Cottonseed could be a good source of vegetable protein, but only ruminant animals can tolerate gossypol, the phenolic toxin found in pigment glands located in the seeds, leaves, branches, and roots. Traditionally bred glandless cotton failed in the marketplace because without the protection of gossypol, insects ate the plants.
By Catherine Watkins
Processing, quality control, and marketing issues worked against the successful commercialisation of cotton. Researchers at Texas A&M University have used RNAi technology to bioengineer cotton lines that exhibit ultra-low gossypol content in the seeds and normal levels elsewhere. Has the gossypol problem in cottonseed finally been solved?
Twenty million farmers in 80 countries grow cotton each year for its fibre. They produce enough cottonseed – a good source of plant protein at about 22.5% by weight – to meet the daily protein requirements of half a billion people per year.
There’s just one catch: Only ruminants can tolerate cottonseed meal because it contains gossypol, a phenolic toxin found scattered throughout the seed, leaves, stems, and roots of the cotton plant in structures known as pigment glands. Gossypol glands serve a purpose, because the toxin protects the plant from insects and microbes. How to remove the gossypol has been the challenge – either through processing, traditional plant breeding, or bioengineering – without compromising the vigour of the plant or the quality and quantity of the fibre and by-products such as meal.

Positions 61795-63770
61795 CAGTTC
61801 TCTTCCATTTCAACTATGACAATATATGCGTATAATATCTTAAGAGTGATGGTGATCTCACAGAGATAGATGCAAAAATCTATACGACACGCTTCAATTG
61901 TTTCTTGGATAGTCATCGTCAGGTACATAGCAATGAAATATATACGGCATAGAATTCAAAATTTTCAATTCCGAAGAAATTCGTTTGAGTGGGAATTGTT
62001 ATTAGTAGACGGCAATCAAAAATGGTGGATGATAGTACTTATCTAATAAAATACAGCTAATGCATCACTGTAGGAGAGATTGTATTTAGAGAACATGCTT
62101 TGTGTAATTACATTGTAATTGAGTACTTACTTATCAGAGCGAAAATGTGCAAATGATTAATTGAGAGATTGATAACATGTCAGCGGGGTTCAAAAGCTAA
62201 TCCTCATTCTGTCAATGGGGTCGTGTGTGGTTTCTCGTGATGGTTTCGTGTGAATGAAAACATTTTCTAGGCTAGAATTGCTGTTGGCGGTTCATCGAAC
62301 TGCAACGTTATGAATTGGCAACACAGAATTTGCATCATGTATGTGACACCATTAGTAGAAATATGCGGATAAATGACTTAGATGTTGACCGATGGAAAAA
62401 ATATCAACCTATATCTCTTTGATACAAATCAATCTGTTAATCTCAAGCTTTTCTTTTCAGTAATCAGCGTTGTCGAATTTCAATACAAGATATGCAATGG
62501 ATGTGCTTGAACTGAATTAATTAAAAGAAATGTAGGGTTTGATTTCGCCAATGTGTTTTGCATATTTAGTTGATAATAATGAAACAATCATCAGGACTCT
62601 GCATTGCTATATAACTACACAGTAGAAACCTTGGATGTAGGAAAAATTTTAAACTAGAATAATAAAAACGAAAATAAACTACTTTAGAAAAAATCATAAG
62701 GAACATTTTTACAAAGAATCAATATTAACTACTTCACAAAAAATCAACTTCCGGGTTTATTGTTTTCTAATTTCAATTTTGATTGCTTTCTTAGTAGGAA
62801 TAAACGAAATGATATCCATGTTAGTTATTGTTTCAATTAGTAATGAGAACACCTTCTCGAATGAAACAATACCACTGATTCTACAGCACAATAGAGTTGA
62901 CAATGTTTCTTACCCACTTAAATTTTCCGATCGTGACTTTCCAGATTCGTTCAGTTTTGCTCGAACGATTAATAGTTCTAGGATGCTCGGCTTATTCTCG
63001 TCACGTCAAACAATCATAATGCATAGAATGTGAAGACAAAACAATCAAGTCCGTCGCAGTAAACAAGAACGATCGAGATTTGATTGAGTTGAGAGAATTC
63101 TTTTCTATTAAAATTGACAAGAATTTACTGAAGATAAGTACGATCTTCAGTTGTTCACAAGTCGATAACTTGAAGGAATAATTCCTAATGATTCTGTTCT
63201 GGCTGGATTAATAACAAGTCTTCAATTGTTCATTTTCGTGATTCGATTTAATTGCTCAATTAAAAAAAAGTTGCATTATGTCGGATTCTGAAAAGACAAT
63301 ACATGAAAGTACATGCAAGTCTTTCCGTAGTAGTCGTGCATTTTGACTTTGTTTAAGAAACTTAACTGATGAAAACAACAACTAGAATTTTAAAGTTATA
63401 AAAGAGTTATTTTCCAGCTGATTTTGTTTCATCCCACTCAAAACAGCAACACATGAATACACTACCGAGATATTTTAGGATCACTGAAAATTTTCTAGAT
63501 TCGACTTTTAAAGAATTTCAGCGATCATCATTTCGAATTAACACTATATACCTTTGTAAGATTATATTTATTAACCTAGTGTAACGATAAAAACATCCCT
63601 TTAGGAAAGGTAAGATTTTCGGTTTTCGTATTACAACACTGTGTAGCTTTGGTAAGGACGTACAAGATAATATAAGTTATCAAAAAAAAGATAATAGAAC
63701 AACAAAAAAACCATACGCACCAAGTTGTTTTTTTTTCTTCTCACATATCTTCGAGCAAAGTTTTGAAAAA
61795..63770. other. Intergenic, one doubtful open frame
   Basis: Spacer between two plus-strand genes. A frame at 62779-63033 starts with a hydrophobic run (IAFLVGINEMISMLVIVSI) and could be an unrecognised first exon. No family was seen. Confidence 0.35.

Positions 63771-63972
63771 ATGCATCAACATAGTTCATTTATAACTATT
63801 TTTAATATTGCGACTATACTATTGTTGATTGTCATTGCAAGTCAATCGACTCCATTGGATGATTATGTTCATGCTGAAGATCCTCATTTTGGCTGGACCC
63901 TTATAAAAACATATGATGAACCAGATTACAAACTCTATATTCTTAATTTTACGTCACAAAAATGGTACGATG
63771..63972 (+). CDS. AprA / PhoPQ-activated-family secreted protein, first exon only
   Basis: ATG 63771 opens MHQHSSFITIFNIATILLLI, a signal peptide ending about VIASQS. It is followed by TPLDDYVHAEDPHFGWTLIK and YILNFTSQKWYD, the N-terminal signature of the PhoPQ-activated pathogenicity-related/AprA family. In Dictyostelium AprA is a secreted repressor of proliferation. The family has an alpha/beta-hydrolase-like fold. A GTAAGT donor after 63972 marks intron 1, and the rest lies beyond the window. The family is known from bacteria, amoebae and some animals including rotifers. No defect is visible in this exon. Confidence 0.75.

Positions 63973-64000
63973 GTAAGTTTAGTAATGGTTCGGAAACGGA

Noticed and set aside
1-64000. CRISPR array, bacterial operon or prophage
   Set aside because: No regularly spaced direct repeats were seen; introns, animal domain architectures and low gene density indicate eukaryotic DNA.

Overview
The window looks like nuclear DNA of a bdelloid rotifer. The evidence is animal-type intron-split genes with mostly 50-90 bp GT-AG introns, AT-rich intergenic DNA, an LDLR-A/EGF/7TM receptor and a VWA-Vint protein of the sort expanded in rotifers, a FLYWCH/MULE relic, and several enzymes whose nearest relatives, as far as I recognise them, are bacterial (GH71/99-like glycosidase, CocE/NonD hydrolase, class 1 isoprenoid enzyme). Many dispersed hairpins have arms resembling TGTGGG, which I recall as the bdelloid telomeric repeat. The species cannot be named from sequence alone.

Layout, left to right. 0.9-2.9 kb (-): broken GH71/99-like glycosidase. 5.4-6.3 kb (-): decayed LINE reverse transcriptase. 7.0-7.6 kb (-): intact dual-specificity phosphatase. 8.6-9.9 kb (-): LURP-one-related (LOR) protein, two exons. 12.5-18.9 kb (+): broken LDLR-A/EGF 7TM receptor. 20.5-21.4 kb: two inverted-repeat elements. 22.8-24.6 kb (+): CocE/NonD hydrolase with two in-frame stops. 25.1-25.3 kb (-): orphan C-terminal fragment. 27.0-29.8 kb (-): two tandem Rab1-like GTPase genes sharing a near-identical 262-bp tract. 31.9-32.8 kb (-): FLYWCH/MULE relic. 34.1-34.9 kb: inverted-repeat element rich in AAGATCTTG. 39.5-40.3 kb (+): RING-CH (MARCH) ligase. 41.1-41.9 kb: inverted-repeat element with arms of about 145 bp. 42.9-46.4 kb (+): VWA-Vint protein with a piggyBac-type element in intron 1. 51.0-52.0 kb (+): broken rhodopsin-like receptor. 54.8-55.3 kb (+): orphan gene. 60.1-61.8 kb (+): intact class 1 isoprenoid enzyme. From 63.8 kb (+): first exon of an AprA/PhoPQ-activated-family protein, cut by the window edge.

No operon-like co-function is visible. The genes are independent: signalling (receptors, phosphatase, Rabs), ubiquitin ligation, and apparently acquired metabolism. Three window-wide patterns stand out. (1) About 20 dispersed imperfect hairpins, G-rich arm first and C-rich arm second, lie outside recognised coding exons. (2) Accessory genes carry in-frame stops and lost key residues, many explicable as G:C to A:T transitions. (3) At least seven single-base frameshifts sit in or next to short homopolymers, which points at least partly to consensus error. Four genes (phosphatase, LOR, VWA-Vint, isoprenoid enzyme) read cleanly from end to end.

“We’ve been chasing this rabbit for 50 to 60 years,” says Tom Wedegaertner of Cotton Incorporated in North Carolina, USA. As director of cottonseed research and marketing since 1993, Wedegaertner has had a front row seat from which to observe the many and varied attempts to commercialise traditionally bred glandless (gossypol-free) cotton and to create a bioengineered plant with seeds that are free of gossypol.
Could the rabbit finally be in sight? Wedegaertner thinks so, suggesting that the US industry is 6–10 years away from planting a million acres of ultra-low-gossypol biotech cotton. The road from initial characterisation of mutant gossypol-free cotton to a new bioengineered variety is a fascinating story of persistence, with an end yet to be written. But if Wedegaertner is right – and if a commercial partner takes up the cause – the developing world will gain another protein source even as growers and processors gain added value.